Images of misery
A page of photographs shows residents in Louisiana coping with the floodwaters, from a New Orleans suburb to rural Plaquemines Parish. 8A
Not even Hurricane Isaac could rob a Waveland, Miss., couple of their Southern hospitality in the form of a shrimp Creole dinner offered to a stranger. 9A
weaker isaac takes deluge northward
Isaac, downgraded to a tropical depression, is expected to provide a dousing for much of the nation's midsection — from Arkansas north to Missouri and into a corner of Iowa, then east through Illinois and Indiana to Ohio — in coming days. Rainfall totals could reach up to 7 inches, according to a U.S. Drought Monitor weekly update Thursday. In Arkansas, farmers scrambled to bring in as much of their corn and rice as they could before Isaac's wind and rain arrived.
Tow truck driver killed in Miss.
A 62-year-old tow truck driver, Greg Parker, was killed overnight when a tree fell on the cab of his truck in Picayune, Miss., said Tony Bounds, a spokesman for Pearl River County's emergency operations center. "With one of those wind gusts, the tree came over and crushed him," he said.
6,000 people go to shelters
During a morning news conference Thursday in Baton Rouge, Gov. Bobby Jindal said that more than 6,000 people had registered in shelters around the state, and more than 3,000 people were taken out of St. John the Baptist Parish alone.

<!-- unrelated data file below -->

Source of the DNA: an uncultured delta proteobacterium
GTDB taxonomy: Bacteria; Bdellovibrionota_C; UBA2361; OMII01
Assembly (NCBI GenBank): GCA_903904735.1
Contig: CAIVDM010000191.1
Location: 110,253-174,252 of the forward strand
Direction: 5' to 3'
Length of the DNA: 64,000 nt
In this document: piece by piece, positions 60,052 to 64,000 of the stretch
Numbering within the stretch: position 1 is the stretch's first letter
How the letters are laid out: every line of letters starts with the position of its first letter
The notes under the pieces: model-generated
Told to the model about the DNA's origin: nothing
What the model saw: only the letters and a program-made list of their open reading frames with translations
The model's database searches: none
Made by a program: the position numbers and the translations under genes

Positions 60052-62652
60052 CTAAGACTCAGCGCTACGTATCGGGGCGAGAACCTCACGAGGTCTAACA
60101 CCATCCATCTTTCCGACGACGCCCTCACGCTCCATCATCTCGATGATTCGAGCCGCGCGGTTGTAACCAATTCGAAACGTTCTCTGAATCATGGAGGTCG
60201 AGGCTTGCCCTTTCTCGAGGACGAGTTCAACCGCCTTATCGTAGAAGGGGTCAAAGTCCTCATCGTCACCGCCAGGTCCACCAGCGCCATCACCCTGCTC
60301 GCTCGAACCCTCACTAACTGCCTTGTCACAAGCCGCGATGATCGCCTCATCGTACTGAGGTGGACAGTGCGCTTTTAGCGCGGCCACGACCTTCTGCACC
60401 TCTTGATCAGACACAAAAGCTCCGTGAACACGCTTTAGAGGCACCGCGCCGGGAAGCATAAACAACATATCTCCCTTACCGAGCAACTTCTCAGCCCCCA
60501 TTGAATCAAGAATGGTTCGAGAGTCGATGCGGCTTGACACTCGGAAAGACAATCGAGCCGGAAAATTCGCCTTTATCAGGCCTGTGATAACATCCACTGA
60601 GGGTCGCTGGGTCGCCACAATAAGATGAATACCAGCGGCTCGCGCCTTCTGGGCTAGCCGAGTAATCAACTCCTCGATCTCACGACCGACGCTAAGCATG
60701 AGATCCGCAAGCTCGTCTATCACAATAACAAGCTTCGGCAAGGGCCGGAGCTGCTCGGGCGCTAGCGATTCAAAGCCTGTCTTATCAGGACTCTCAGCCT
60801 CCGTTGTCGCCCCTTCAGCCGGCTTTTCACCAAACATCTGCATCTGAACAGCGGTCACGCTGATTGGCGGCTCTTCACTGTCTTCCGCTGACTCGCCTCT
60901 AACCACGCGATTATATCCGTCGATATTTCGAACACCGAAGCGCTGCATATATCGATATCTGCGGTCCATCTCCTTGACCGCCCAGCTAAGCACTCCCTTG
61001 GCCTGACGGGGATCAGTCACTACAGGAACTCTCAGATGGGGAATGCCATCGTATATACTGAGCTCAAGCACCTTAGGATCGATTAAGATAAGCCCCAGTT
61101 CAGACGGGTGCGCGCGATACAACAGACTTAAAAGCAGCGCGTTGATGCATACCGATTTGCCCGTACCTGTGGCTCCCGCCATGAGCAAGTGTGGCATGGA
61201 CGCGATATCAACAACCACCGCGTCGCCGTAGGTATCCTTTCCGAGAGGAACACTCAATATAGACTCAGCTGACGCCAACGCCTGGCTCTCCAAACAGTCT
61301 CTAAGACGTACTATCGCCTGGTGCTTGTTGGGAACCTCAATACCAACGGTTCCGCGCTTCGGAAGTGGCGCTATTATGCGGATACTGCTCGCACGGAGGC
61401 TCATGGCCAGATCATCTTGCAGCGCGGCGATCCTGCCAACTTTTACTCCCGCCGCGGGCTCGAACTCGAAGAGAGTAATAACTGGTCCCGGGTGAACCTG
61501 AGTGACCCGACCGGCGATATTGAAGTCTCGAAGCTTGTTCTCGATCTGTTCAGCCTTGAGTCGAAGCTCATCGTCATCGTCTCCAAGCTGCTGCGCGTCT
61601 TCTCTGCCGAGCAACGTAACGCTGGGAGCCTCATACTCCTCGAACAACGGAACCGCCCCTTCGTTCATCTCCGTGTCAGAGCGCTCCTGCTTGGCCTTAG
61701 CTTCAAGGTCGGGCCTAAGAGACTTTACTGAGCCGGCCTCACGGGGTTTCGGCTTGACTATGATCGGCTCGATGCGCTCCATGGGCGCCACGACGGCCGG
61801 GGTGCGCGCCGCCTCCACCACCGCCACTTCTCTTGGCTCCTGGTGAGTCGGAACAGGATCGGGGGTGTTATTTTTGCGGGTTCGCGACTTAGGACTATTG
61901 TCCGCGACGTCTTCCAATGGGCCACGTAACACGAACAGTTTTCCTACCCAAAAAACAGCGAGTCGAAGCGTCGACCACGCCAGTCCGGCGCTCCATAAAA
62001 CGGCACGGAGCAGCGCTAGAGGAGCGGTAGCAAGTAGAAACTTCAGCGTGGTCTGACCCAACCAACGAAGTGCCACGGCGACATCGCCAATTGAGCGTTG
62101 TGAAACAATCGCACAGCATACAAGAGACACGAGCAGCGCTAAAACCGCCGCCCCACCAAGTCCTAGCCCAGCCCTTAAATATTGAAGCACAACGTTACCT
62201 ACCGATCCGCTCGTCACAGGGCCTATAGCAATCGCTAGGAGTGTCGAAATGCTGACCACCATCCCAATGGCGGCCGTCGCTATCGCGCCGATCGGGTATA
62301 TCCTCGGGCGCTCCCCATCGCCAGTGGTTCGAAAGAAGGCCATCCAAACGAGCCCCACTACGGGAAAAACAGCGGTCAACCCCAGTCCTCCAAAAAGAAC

Isaac poured unrelenting rain Thursday, flooding areas north and south of New Orleans, forcing officials to launch speedy evacuation and rescue efforts in the face of fast-rising waters.
Even as Isaac weakened to a tropical depression on its slow trek inland, it continued to spin off life-threatening weather including storm surges, inland flooding from torrential rain and potential tornadoes. Nearly half of Louisiana electrical customers lost power and another 150,000 were out in neighboring Mississippi.
Remarkably, only one person had died as of Thursday in Louisiana, where 1,800 people died during Hurricane Katrina.
Among the havoc Thursday:
• In LaPlace, between the Mississippi River and Lake Pontchartrain, officials sent scores of buses and dozens of high-water vehicles to help evacuate about 3,000 people as rising waters lapped against houses and left cars stranded. Interstate 10 was closed by floodwaters.
• Louisiana officials ordered an evacuation for some 60,000 people living in communities along the rain-swollen Tangipahoa River after warning that the Tangipahoa Dam in Mississippi was in danger of failing.
• In low-lying Plaquemines Parish, authorities intentionally breached an 18-mile levee where dozens of people were stranded in flooded coastal areas and had to be rescued.
In LaPlace, a Coast Guard helicopter hoisted a couple and their dogs from a home early Thursday after storm surge poured into their neighborhood and local authorities called for help. The couple was taken to New Orleans and reported in good condition.
"The husband and wife and their two dogs were in an area where a lot of houses washed away," said Lt. Cmdr. Jorge Porto. "They used a flashlight inside the house as a signaling device, which made all the difference in locating them effectively."